For 18 years, Mike Haefner has been promoting the benefits of burning corn.
In Takoma, Maryland, a town of approximately 18,000 people, at least a few residents take the issue of household heating very seriously. So seriously, in fact, those 10 families purchased corn stoves, and then formed a cooperative to buy and erect a corn silo to hold 21 tons of fuel.
This past January, a few dozen folks showed up to watch the mayor cut a wide red ribbon celebrating the town's newest equipment (for insurance reasons, the cooperative gave the silo to the town).
Mike Tidwell was a catalyst for the project. He directs the Chesapeake Climate Action Network, an environmental organization. When Tidwell started burning corn last winter, he had to make frequent trips out to a farm (40 miles) because he didn't have enough storage space for the corn he needed.
So he asked the manufacturer of his corn stove for a grant to purchase a silo. Michael Haefner, president of American Energy Systems, agreed and provided $3,000 for the project. Total cost of the project was $9,000. Tidwell's environmental group contributed funds as did the other individuals; the city provided the land on which the silo was constructed.
The state of Maryland also encourages corn burning by waving the sales tax for residents who buy corn stoves. "We have corn storage and corn delivery projects going on around the U.S., and have for the past 10 years." Says Mike Haefner, president and owner of American Energy Systems, Hutchinson, Minnesota. "We are spearheading projects where farmers deliver corn and provide storage bins, or pour it right into holding areas in basements."
Haefner has been manufacturing and selling corn stoves for 18 years. Actually, he calls them multi-fuel stoves, because they are capable of burning cherry pits, olive pits, wheat, oats, barley, and high ash wood pellets (3 to 5% ash).
For years hearth dealers shunned the concept, and the reality, of corn stoves. So Haefner had to set up an alternate network of dealers. "Now we're getting calls from the traditional hearth dealers," he says, "because those alternative dealers are taking business away from them."
The same was true of manufacturers. They neglected corn stoves for years. "Now that sales of corn stoves are taking off, manufacturers are jumping in without doing the necessary R&D," says Haefner.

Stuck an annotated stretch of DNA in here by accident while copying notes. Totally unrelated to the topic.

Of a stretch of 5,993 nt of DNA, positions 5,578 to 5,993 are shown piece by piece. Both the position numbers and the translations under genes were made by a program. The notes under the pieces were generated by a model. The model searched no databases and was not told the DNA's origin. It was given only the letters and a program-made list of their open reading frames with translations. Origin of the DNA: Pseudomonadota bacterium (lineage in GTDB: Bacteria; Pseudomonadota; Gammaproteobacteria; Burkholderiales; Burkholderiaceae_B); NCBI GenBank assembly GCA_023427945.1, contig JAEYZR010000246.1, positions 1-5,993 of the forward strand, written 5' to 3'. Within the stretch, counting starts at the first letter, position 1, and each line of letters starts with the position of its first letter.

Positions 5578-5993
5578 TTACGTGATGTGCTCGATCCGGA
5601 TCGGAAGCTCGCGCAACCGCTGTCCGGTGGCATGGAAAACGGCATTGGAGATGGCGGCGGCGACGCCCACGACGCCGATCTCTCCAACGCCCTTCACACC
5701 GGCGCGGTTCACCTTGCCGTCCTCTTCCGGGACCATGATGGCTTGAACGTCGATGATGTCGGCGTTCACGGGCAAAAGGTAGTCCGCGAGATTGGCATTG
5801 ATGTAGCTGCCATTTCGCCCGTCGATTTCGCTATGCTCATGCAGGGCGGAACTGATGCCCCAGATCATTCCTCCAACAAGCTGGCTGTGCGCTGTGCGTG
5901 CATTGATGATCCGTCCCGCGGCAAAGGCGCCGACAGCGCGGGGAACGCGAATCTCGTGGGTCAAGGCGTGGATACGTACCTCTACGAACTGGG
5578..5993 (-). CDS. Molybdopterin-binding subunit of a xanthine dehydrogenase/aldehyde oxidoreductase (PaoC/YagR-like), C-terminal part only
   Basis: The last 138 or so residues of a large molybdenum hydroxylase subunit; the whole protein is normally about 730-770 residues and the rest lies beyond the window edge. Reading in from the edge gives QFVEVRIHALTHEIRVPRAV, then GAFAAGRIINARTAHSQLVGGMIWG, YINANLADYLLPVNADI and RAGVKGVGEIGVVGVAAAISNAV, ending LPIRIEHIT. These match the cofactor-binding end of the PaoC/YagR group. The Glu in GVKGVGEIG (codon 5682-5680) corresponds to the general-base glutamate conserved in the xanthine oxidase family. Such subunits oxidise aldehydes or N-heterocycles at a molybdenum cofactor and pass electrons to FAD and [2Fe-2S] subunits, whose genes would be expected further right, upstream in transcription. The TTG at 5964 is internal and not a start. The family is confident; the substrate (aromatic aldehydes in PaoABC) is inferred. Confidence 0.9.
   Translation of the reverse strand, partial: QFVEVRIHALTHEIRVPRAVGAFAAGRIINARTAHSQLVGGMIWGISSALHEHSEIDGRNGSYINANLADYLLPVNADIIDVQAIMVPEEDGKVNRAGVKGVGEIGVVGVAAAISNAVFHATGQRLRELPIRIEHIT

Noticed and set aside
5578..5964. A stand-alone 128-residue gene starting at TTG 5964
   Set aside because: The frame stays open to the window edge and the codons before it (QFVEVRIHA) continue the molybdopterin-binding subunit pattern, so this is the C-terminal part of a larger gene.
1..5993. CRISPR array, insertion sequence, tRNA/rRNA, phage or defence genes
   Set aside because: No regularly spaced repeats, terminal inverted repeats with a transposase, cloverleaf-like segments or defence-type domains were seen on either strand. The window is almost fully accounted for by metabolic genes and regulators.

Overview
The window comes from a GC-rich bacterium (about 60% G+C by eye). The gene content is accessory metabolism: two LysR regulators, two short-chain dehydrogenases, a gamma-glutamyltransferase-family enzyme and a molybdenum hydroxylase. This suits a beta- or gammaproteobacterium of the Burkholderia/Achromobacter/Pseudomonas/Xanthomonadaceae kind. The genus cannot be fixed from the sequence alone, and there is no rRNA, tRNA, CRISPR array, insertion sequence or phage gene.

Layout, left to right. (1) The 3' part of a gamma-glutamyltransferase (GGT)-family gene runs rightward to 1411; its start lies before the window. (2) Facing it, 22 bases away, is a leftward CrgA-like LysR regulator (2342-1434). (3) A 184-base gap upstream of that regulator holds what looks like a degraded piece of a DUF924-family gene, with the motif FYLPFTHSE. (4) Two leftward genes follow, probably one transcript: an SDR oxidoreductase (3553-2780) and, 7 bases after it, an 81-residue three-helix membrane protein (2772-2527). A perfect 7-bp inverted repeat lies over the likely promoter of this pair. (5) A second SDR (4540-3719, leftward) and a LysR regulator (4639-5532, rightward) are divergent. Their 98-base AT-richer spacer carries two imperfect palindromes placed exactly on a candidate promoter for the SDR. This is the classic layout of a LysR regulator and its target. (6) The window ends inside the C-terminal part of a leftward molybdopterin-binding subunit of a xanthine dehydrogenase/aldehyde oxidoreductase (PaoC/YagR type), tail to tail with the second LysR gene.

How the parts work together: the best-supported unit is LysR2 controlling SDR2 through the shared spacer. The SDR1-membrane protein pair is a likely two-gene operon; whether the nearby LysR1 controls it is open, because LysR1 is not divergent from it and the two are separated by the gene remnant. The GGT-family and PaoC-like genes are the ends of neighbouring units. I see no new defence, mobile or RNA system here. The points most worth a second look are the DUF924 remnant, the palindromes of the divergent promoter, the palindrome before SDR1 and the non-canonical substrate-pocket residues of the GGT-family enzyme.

"It just burns me up to see some of the stuff that's out there right now," he says. "This is a very unique industry. You wouldn't take a gas engine and say that is can burn diesel just as well. Well, a number of manufacturers have just taken the label saying Don't Burn Corn off their pellet stove. Now they say it can burn corn. That's the kind of thing that can really hurt this industry."
Haefner declines to state the number of corn stoves he sells each year. He does say that he has 39 employees, and that, when he started reporting his numbers to the Hearth, Patio & Barbecue Association a few years ago (they went in under the pellet stove designation), the numbers in the category spiked; over a third of the sales in that category were ours."
According to Haefner, the Midwest and East are the strongest areas in the country for corn stove sales. "Corn in the West is very expensive," he says. "They would rather go to wood pellets. The southern regions are catching on."
Up in Takoma, Mike Tidwell is sold on the concept of corn stoves. He believes that the long-term savings will win over all sorts of people. "I would not have bought a corn stove to begin with, or worked this hard to create a cooperative and have an urban corn silo, if I thought that this idea was going to remain in Tacoma Park. "We are early adopters and we are showing that this is a good idea, that it's practical, it can be integrated into a modern lifestyle, it can save money and, oh, by the way, it helps stop global warming."
According to Tidwell, the cooperative will keep 100,000 pounds of CO2 out of the atmosphere over the next year. He expects many others will join the cooperative.